SINGAPORE (CNA) – Ride-hailing firm Gojek said yesterday that it will impose a temporary flat fee on all trips to support its private-hire car drivers cope with rising fuel prices.
The “driver fee” will kick in from March 31 and be in place for two months “until at least May 31”, said a company press release.
A SGD0.50 flat fee will be added to all rides that are less than 10km in distance, while trips that go beyond 10km will have a SGD0.80 flat fee.
The fee will apply to all GoCar, GoCar Premium and GoCar XL services, with the exception of GoTaxi whose fares are based on the taxi’s metre.
Gojek said that the temporary fee will not be subject to its prevailing commission rates and drivers will get to take home the full amount.
The latest move adds to the firm’s existing incentives and support measures for drivers, it said. For instance, the firm had announced last June that it will halve its service fees for drivers to 10 per cent on all rides until at least the end of this year.
Meanwhile, Gojek also announced that it will increase its trip start fare by SGD0.50 for all GoCar trips from March 31, while that for GoCar Premium and GoCar XL services will be raised by SGD0.80. This change excludes GoTaxi rides.
To help consumers offset these changes, the firm said its ongoing “925” promotion will remain applicable to all trips booking via its platform.
New users also receive a discount voucher.
“Rising costs at the pumps directly impact our driver partners’ ability to work and earn and we’ve heard firsthand the challenges they’re facing,” said Gojek Singapore’s General Manager Lien Choong Luen, noting that the temporary fee will provide “financial support and earnings protection” for drivers.
“We do not take any decision to change fares lightly and know that the rising cost of living impacts all our users,” he added.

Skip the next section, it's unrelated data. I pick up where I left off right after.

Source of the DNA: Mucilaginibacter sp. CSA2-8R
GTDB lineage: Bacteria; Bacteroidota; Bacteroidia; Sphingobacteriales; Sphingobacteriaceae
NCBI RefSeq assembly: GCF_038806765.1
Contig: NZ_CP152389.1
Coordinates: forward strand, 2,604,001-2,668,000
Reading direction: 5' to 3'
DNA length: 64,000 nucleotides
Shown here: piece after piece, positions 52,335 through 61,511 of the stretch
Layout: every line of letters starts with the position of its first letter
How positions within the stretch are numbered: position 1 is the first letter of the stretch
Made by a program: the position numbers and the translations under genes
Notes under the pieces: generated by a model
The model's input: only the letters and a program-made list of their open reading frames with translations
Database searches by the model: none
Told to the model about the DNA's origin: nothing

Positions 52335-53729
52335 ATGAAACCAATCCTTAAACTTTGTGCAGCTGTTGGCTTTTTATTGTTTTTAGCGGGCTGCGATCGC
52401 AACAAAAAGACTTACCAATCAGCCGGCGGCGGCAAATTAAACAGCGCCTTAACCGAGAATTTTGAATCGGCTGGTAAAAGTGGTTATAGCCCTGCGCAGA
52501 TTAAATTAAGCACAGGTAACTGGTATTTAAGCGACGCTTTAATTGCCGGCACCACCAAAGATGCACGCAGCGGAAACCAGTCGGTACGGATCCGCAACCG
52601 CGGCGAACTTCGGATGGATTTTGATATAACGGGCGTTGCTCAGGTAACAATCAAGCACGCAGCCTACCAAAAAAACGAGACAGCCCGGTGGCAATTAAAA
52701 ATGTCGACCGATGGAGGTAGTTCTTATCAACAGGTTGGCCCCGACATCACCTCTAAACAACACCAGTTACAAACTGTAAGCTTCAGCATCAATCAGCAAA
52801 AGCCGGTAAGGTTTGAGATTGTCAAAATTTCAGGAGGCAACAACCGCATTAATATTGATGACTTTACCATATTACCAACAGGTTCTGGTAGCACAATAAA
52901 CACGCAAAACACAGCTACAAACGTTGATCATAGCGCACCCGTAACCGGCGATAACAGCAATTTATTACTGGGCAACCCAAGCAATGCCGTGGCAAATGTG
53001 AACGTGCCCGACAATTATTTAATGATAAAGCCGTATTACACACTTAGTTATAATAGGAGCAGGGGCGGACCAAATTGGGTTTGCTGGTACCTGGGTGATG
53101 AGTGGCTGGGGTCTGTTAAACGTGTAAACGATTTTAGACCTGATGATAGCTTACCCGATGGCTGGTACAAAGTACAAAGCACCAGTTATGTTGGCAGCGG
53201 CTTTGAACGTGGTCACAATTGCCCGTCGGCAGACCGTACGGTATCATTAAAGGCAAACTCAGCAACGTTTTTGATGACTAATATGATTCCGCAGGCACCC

“We remain focussed on ensuring we provide safe and reliable rides at fair and competitive prices for both riders and driver partners, and are committed to continuous improvement, helping to build a stronger business and spur our growth in Singapore.”
Motorists are already feeling the pinch, especially taxi drivers and private-hire car drivers who clock long hours on the road.
When contacted yesterday, Grab said it was monitoring the situation closely and would “continue to find ways to support (its) driver- and delivery-partners to mitigate the rise in operational costs”.
The spokesperson added that apart from existing fuel rebates, Grab had recently introduced a three-month commission rebate of five per cent for the first 199 completed trips as part of helping qualifying drivers to defray costs.
Ryde reiterated that it was “committed to taking steps” to support drivers on its platform.
“Given the recent rise in petrol prices, certain sectors and industries are negatively impacted. We are cognisant of how these cost increases eat into our driver-partners’ earning potential,” said chief executive officer Terence Zou.
“We are looking to see how we can help by making adjustment in fares, such as introducing additional charges or increasing cancellation and waiting time fees, to better reflect the true cost of trips.”